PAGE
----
Islington People: “Urban Eden” blossoms thanks to Naomi Schillinger
Vibrant flower displays and thriving vegetable patches aren’t commonplace on London’s residential streets, but one small corner of Finsbury Park is blooming at every turn.
That’s down to professional gardener Naomi Schillinger and her neighbour Nicolette Jones, who set up a community horticultural project called the Blackstock Triangle Gardeners (BTG) to improve the appearance of their area and get residents into growing their own produce.
Green-fingered Naomi, 48, of Ambler Road, oversees the gardening while Nicolette, of Plimsoll Road, spreads the word through regular newsletters – and the result is gardens in several streets brimming with plants, fruit and veg, as well a closer-knit community.
The project evolved from Islington in Bloom 2009 during which free packs of wild flower seeds to grow in tree pits were handed out. After seeing the results, Naomi and Nicolette entered 10 houses into the competition, taking away five awards.
They then took part in a vegetable growing project, delivering growbags and seeds for free to neighbours.
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The project was born and has continued to grow since, receiving funding from Capital Growth and Islington Community Chest.
In its first year of vegetable growing there were 50 neighbours involved and last year there were 100, with more expected to take part in 2012.
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Naomi also tends to the gardens of those unable to do it themselves and spruces up any unkempt spots in the neighbourhood she finds. There are also regular cake events for neighbours to meet and talk about the project.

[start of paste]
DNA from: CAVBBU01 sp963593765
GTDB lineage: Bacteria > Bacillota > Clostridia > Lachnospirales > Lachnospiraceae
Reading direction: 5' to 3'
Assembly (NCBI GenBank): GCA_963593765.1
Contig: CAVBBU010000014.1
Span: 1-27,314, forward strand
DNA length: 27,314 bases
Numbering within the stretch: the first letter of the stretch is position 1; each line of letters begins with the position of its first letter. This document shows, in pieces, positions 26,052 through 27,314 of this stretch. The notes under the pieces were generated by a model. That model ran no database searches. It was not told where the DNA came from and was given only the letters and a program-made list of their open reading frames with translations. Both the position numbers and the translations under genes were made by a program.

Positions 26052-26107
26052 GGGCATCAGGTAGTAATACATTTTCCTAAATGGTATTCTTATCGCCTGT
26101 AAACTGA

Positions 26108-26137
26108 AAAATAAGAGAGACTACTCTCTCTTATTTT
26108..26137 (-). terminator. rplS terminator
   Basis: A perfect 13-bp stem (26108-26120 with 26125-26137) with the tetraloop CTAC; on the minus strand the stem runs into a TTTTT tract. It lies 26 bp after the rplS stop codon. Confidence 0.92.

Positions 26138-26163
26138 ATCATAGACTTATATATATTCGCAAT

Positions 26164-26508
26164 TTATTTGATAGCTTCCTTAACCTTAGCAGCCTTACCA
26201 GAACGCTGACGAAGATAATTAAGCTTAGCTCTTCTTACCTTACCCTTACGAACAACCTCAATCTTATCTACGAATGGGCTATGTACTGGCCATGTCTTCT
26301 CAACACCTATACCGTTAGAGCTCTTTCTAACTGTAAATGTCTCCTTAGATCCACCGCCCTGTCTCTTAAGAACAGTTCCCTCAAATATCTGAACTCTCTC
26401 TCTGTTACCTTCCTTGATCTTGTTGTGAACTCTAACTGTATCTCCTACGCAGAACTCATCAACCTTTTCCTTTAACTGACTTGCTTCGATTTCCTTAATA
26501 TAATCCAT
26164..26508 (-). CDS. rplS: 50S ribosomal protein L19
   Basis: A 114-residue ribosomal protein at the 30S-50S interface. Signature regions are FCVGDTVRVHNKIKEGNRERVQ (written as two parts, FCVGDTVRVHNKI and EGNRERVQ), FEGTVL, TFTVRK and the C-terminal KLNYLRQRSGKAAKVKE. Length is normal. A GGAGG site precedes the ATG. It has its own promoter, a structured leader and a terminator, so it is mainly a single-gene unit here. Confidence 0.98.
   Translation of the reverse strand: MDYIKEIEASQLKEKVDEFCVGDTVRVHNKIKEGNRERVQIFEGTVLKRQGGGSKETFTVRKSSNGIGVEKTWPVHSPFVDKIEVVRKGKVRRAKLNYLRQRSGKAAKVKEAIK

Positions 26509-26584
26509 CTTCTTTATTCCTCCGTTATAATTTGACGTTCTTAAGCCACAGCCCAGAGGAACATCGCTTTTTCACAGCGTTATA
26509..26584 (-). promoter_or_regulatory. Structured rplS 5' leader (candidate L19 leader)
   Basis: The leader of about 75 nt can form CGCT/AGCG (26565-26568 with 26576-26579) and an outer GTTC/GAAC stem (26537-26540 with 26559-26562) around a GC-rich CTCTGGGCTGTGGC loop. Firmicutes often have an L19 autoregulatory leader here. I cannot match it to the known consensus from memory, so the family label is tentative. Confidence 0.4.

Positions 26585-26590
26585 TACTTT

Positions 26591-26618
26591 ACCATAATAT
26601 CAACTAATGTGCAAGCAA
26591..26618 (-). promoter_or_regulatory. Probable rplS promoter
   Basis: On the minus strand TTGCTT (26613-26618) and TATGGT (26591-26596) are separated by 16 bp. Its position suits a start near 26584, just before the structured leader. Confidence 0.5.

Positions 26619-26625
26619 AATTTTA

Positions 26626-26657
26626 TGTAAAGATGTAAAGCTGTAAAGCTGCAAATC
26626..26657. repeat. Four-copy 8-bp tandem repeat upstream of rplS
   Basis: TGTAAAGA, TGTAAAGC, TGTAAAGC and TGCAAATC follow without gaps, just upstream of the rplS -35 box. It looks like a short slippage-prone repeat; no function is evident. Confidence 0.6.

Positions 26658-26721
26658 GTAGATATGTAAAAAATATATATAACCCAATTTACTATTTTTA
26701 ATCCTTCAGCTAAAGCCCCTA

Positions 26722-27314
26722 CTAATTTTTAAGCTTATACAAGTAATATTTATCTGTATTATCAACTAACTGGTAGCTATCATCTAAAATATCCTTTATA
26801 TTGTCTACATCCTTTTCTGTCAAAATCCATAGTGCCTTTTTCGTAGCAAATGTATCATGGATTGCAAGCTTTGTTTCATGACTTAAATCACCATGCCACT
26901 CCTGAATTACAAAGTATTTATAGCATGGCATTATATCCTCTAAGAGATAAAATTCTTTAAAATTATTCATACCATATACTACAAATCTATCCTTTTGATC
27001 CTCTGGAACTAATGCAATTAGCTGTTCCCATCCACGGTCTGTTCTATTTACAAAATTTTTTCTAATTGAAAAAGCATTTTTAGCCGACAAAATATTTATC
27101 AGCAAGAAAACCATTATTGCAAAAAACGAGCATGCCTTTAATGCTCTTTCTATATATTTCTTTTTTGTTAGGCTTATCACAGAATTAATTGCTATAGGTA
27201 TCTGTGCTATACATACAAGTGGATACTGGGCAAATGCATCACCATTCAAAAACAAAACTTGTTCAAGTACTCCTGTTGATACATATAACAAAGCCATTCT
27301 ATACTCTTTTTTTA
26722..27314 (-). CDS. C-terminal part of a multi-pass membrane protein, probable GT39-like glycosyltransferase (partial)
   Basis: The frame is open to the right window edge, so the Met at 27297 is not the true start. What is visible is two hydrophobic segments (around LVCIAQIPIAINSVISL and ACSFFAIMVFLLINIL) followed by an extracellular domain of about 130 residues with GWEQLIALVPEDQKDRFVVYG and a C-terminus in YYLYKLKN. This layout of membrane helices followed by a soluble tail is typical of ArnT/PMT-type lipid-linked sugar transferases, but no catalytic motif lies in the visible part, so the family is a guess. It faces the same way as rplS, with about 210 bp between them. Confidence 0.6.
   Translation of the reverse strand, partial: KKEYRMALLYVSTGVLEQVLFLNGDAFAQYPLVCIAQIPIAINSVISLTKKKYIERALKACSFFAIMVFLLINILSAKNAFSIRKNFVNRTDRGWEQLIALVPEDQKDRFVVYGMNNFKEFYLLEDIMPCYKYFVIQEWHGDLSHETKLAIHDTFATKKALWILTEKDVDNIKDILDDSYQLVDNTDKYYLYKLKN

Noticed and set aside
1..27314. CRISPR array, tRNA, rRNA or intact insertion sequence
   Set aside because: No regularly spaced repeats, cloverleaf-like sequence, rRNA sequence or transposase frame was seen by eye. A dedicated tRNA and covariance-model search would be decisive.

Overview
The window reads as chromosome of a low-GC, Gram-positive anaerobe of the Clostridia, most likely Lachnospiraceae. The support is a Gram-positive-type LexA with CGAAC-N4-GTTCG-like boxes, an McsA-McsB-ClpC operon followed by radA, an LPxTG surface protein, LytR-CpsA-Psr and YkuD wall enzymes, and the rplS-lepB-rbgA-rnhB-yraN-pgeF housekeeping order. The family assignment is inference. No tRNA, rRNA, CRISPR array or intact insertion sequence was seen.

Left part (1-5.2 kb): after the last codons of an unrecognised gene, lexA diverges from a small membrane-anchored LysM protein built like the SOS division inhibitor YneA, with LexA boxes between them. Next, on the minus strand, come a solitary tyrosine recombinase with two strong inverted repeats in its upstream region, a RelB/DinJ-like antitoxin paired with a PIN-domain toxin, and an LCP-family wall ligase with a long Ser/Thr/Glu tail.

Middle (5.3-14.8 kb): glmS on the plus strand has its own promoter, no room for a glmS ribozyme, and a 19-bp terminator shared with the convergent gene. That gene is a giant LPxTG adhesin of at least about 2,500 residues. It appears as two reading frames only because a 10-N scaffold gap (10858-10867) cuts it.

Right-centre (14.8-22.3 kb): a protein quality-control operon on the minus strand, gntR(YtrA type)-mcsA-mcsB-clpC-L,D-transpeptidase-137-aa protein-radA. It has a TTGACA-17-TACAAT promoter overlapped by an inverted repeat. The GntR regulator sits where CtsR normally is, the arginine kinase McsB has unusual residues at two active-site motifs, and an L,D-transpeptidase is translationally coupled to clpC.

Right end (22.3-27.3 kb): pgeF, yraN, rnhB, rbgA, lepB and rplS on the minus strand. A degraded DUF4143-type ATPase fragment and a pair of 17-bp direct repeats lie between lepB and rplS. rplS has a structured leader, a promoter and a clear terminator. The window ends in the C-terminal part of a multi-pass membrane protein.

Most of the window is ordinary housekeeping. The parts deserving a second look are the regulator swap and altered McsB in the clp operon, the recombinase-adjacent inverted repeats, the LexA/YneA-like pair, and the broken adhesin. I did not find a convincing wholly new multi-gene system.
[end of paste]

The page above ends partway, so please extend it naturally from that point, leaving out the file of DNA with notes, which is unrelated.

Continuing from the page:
Naomi, who also writes a popular blog on urban gardening, said: “It’s such a fun thing to do. Whatever you put in comes back threefold.
“The greening up of the area has been amazing. Tree pits are overflowing with gorgeous flowers and many neighbours have taken ownership of a tree pit, creating wonderful mini gardens all year round.
“When you garden in the front, neighbours stop and chat and it was wonderful come July to see so many growbags full of runner beans, tomatoes, courgettes and Jerusalem artichokes. The area had turned into an urban Eden.”
Naomi continued: “The area has become a friendlier place to live and this in turn creates feelings of wellbeing and safety. So many people have really embraced the project which reduces social isolation and makes people feel part of the community.”
She added: “I think our project shows that people do want to get to know their neighbours and growing veg is a fantastic way of bringing people together.”
Visit the website www.outofmyshed.co.uk/btg.